Arts industry slows down

HARARE - As Zimbabwe celebrates 37 years of independence I would like to acknowledge the accomplishments of our arts industry in so far as promoting our work overseas where we have been holding successful exhibitions and musicals.

In showcasing our works as artists overseas, we are indeed working as the country’s cultural ambassadors.

While the touring aspect has been a positive development, there are several grey areas that still haunt our industry 37 years into independence.

Piracy has been a cancer in the local arts that has eaten into our creative work as pirates cash in on our productions.

The late 1990s saw music piracy creep into the market and destroyed whatever music sales musicians used to enjoy. A number of affected musicians left the industry altogether to start new careers.

And because of piracy most notable record companies have died a natural death owing to lack of business. Musicians that used to sell hundreds of thousands album records suddenly found themselves faced with an uphill task in that they had to rely on live music shows.

The stone sculpture industry has not been spared as pirates are also cashing on as they produce imitations of established sculptors. The copycats are mass producing popular trademarks and selling them very cheap, hence reducing the work’s value.

Domestic tourism which was powered by the tourism industry used to bring thousands of tourists who bought our sculptures, but in recent years few are coming, hence those buyers are gone.

In my case I have set up some strategic business partnership in America and Europe where I have galleries and hold sculpture exhibitions and workshops from time to time.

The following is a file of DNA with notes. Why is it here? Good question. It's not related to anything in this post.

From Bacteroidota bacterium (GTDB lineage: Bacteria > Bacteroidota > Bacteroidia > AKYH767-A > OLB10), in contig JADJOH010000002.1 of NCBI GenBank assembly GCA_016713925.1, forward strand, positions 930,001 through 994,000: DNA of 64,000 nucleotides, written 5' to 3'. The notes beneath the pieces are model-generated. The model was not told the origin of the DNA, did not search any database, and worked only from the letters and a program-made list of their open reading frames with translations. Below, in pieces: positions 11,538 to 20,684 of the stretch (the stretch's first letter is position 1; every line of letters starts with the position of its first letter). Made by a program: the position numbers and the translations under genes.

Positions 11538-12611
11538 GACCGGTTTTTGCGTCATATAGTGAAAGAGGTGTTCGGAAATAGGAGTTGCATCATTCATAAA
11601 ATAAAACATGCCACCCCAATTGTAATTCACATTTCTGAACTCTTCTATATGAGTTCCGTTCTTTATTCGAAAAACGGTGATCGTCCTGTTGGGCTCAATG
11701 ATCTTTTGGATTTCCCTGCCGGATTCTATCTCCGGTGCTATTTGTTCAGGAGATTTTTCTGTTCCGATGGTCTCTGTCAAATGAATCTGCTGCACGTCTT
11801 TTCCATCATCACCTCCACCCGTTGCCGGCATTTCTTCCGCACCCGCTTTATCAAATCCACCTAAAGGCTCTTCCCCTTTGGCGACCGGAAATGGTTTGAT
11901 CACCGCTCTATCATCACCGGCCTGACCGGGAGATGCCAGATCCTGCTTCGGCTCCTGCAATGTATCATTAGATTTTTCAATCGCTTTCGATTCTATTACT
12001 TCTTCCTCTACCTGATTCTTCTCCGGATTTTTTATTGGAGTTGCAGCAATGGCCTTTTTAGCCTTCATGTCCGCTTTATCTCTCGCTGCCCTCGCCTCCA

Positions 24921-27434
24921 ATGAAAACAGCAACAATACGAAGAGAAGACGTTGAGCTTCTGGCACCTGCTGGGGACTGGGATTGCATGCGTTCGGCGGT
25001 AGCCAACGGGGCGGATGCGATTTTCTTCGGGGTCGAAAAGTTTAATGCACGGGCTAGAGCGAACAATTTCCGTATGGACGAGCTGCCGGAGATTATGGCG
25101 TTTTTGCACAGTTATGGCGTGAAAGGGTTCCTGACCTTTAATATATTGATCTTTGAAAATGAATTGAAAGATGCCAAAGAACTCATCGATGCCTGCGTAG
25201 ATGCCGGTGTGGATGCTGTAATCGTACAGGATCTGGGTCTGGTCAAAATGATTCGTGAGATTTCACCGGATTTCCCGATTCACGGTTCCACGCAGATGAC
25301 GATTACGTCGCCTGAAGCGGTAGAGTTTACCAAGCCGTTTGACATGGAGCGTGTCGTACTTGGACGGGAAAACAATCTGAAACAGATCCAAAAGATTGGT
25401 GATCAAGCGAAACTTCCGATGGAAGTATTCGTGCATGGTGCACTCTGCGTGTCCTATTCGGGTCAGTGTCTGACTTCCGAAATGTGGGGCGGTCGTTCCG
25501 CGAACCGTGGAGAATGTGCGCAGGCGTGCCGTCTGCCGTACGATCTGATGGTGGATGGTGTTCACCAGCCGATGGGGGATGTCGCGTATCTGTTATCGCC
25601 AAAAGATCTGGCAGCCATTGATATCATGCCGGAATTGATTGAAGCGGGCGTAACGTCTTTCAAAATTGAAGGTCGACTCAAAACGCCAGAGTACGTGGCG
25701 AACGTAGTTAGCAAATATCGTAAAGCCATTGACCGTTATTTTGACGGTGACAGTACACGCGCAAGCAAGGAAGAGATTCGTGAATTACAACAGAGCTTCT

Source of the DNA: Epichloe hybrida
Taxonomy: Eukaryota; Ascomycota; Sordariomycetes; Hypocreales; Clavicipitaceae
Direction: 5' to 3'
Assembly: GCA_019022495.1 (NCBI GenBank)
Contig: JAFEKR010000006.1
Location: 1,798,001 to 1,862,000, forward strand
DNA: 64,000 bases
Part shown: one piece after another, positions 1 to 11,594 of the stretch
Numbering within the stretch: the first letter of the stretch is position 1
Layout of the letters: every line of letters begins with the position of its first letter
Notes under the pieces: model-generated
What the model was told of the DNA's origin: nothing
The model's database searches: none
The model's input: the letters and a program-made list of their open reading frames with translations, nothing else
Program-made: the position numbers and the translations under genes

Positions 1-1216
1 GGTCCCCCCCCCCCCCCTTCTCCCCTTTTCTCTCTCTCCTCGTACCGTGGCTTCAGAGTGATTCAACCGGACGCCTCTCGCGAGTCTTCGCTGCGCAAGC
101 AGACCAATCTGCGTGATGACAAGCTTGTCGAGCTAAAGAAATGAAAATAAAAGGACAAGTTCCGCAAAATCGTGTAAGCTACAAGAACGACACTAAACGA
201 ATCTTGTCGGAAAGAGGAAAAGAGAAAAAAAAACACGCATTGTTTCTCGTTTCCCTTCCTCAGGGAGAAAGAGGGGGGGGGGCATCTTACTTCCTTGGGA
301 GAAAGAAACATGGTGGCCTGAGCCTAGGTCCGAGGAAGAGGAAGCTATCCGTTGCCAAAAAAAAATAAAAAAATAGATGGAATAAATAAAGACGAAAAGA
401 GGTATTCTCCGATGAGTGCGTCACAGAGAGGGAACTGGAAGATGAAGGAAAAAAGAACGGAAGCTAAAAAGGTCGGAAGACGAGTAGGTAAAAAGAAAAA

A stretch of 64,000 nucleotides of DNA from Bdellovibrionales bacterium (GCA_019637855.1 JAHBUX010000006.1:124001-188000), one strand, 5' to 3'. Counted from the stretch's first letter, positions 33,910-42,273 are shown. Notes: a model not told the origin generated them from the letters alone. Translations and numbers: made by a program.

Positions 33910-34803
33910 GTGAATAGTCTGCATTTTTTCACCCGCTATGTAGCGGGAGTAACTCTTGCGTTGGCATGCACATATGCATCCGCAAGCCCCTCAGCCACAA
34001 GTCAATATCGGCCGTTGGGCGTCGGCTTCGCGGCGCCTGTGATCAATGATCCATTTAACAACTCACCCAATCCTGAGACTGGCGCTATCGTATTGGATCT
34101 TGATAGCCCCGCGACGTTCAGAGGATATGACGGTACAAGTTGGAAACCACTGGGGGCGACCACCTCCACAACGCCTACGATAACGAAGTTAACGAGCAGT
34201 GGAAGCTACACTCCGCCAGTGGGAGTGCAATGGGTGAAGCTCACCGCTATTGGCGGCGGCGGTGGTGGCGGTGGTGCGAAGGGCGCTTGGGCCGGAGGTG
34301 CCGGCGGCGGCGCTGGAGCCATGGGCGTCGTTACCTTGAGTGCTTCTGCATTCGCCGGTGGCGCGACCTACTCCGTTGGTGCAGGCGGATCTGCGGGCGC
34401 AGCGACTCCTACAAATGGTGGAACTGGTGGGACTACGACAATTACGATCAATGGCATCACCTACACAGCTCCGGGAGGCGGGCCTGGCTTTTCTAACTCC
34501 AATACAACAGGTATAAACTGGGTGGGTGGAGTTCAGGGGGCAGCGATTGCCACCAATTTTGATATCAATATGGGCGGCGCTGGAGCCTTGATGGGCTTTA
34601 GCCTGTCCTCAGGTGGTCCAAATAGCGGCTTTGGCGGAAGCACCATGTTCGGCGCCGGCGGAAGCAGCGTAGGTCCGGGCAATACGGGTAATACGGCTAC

While overseas I have discovered one disturbing practice in which galleries like Tengenenge had over the years flooded markets there by mass producing sculptures in hoods of containers shipped overseas without proper valuation which has impacted badly on the value of the Zimbabwe stone sculptures.

But then again that has not stopped us putting the Zimbabwe Stone sculpture on the world map as we had managed to broker some land mark commissioned works.

As a stone sculptor I have made the memorabilia Zimbabwe bird sculpture which was presented to former FIFA President Sepp, I have pieces I made for President Robert Mugabe, boxer Mike Tyson, musician R. Kelly, footballer Austin Jay-Jay Okocha and many others  including of late the current FIFA President Gianni Infantino.

Since I double in sculpture and music, I would like to air my displeasure at how some music promoters are exploiting local musicians who they pay $50 a band to have them perform at their open air concerts which are free of charge to the public.

We have a classic case of an open air venue at Machipisa Shopping Centre in Highfiled that is doing this and because of the harsh economic environment we living in, musicians are exposed to exploitation.

Musicians are allowing themselves to be manipulated by agreeing to play week in week out on such contracts. Yes, they may have been paid but you can’t allow people to watch live music for free because at this rate no one will pay to watch live shows.

It is unlike at corporate or state functions which you can be paid to play for a number of people or a large crowd.

One thing that seems to be killing local bands here is that everyone thinks he or she is a musician. I think it is time to rethink this and possibly streamline those who are not musicians.

You find most times even dancers who had once being engaged to dance, breaking away and forming their own bands. These bands never last but what is happening is that this is destroying the foundations of established bands as they witness endless splits.

As we grew up we used to hear of the likes of Leonard Dembo, The Four Brothers, John Chibadura and a number of other bands that did not witness splits.

The future of the arts in Zimbabwe lies in the hands of artists with the involvement of all the stake holders. Government needs to step in since they are the major stake holders in trying to implement some policies which enable the proper growth of the Arts industry.

And I would like to say that after travelling all over the world the past 16 years, I am back home to help uplift the arts. First, I am currently on my ‘Historic Ndabvakure Tour’ which has already taken me to Mutare and Chipinge.

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